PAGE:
With it being such a hectic day today, I decided to go back to the lunch counter I visited several days ago to purchase the same simple burrito I ordered at that time. I gave the order to a different face at the counter and after writing up the ticket he told me how much I owed. I was flabbergast by the price and said, “Are you sure that’s correct?” He said, “Yes, that’s the price.” I couldn’t help but say, “That is going to be the first time I spent so much on a simple burrito and certainly the last!” I know he didn’t like my comment but I was not happy in finding the price had over doubled what I paid for the last one. It must have been the suit I was wearing that raised the price. Well, to add insult to injury, there I sat waiting for my name to be called for over 15 minutes and still no signs of my burrito. Between my anger at the price gouge and their taking too much time to make it, I stood up and walked away without looking back. They will likely never find me ordering something at their counter again. I should have asked for a receipt when I paid for it so to show a few people, that simple bean-only burrito cost me nearly seven dollars. Yes, we all must live and learn.
Now after finding myself talking about food, I must tell you a dear client gave me a cookbook several days ago that centered around lost and forgotten recipes over the past several hundred years. I was paging thru it yesterday and happened to see a recipe for raisin pie which was one of my mother’s favorites. She was a very good cook and I remember her making a very tasty raisin pie. I thought I’d share the following recipe from that book since family holiday festivities are just around the corner. The only thing I excluded from it was the recipe for making the double pie crust which just about anyone can find online. The person who supplied the recipe said raisin pie recipes have been around since as early as 1667 when appearing in a Pennsylvania Dutch cookbook. The recipe is as follows:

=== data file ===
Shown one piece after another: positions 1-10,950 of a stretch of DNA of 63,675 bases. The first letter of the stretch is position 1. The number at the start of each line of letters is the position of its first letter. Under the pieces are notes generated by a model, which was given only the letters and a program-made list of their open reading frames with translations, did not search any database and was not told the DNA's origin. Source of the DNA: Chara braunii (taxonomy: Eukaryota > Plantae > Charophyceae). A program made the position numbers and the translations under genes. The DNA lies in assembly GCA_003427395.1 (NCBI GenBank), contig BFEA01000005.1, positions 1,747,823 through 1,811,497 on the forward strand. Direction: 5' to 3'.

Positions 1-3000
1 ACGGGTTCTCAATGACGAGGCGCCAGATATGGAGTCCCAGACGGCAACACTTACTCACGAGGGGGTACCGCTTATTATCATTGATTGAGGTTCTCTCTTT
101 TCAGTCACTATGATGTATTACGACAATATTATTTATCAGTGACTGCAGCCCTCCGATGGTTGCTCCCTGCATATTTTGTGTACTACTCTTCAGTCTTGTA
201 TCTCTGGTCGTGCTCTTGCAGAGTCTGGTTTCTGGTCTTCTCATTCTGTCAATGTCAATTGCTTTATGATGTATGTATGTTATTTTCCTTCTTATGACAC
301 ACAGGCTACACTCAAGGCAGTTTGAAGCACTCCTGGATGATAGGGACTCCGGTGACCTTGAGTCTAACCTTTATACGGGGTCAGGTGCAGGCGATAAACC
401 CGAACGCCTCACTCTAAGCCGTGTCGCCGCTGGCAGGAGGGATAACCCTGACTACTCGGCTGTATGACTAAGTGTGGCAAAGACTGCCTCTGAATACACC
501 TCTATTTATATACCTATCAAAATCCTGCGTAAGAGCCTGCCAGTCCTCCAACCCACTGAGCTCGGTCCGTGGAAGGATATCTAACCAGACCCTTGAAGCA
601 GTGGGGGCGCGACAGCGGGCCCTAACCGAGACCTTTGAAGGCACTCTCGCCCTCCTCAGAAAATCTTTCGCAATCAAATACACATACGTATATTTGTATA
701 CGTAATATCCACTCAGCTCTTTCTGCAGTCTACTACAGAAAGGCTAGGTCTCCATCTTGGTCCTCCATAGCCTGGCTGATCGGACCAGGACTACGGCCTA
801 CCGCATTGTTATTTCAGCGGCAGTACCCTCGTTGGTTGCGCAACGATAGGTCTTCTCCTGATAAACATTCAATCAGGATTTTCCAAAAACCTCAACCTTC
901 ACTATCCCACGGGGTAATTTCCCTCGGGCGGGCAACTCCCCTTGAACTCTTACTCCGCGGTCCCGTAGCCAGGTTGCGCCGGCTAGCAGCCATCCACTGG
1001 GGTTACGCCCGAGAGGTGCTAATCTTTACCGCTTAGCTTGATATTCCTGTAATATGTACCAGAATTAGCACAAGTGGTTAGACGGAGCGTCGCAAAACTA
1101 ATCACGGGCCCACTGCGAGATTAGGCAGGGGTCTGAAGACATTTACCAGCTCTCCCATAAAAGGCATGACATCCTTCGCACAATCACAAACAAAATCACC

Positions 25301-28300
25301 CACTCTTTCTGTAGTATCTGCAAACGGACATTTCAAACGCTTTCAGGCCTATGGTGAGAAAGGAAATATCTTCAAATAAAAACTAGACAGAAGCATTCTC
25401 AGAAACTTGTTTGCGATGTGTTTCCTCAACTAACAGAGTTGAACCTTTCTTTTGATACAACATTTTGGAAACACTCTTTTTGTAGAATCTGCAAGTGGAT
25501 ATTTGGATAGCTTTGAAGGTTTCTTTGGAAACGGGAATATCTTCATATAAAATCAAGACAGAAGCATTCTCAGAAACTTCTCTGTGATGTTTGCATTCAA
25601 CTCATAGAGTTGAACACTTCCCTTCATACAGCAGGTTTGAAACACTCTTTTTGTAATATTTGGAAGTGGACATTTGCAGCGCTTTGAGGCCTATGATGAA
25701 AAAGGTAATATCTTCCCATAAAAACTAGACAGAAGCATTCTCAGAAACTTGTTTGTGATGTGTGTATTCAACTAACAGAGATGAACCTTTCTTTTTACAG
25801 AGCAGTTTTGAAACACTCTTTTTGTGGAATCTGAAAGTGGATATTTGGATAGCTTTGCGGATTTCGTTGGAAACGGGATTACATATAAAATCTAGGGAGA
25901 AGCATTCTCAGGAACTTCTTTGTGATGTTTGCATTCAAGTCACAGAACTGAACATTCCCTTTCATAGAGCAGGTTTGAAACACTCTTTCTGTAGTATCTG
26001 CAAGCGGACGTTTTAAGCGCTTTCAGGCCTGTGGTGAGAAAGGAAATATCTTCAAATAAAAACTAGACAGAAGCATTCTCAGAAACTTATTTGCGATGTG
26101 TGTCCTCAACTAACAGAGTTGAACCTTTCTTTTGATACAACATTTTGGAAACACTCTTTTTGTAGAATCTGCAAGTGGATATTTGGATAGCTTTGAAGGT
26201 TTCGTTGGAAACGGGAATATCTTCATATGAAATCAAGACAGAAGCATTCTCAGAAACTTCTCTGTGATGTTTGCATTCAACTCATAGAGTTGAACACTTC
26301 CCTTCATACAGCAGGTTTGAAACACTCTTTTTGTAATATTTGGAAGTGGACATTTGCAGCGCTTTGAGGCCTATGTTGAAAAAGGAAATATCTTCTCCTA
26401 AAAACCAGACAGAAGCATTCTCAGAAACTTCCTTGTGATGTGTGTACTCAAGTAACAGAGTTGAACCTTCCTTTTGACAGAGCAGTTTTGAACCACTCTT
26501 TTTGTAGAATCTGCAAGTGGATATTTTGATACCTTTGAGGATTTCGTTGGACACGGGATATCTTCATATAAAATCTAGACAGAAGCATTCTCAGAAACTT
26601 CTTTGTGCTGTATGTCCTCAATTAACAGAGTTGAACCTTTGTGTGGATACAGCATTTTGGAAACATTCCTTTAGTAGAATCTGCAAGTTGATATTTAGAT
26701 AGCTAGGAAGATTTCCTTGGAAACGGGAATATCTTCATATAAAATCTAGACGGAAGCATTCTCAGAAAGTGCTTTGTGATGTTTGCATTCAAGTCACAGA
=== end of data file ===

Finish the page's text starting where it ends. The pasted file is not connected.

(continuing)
1 1/2 cups raisins
2 cups water
1 1/2 cups sugar
2 tablespoons all-purpose flour
1/4 teaspoon ground cinnamon
1/4 teaspoon ground cloves
4 tablespoons unsalted butter, melted
1 large egg, lightly beaten
2 Granny Smith apples, peeled and sliced thin
1 recipe of double-crust pie dough, bottom crust fit
into a 9 inch pie plate, top crust rolled to a 12 inch circle
- Adjust an oven rack to the middle position and heat the oven to 350 degrees. Bring the raisins and water to a boil in a small saucepan over medium-high heat. Drain the raisins, reserving 1 cup of the liquid.
- Combine the sugar, flour, cinnamon, and cloves in a large bowl. Add the butter and egg and stir to combine. Add the reserved raisin liquid and mix until well combined. Toss the apples and raisins together in a medium bowl and spread them over the bottom of the pie crust. Pour the sugar mixture over the fruit and top with the remaining chilled circle of dough. Trim all but 1/2 inch of the dough overhanging the edge of the pie plate. Press the top and bottom crusts together, then tuck the edges underneath. Crimp the dough evenly around the edge of the pie, using your fingers. Cut four 2-inch slits in the top of the dough.
- Bake until the top crust is well browned and the filling begins to bubble, 55 – 60 minutes. Transfer the pie to a wire rack and cool slightly before serving.(The pie can be refrigerated for up to 2 days.)
I do hope at least a few of you try it. There’s no doubt you’ll find yourselves developing quite the taste for raisin pie. After paging thru that delightful cookbook, I may be sharing a few others I’m familiar with even though they’re considered to be lost recipes.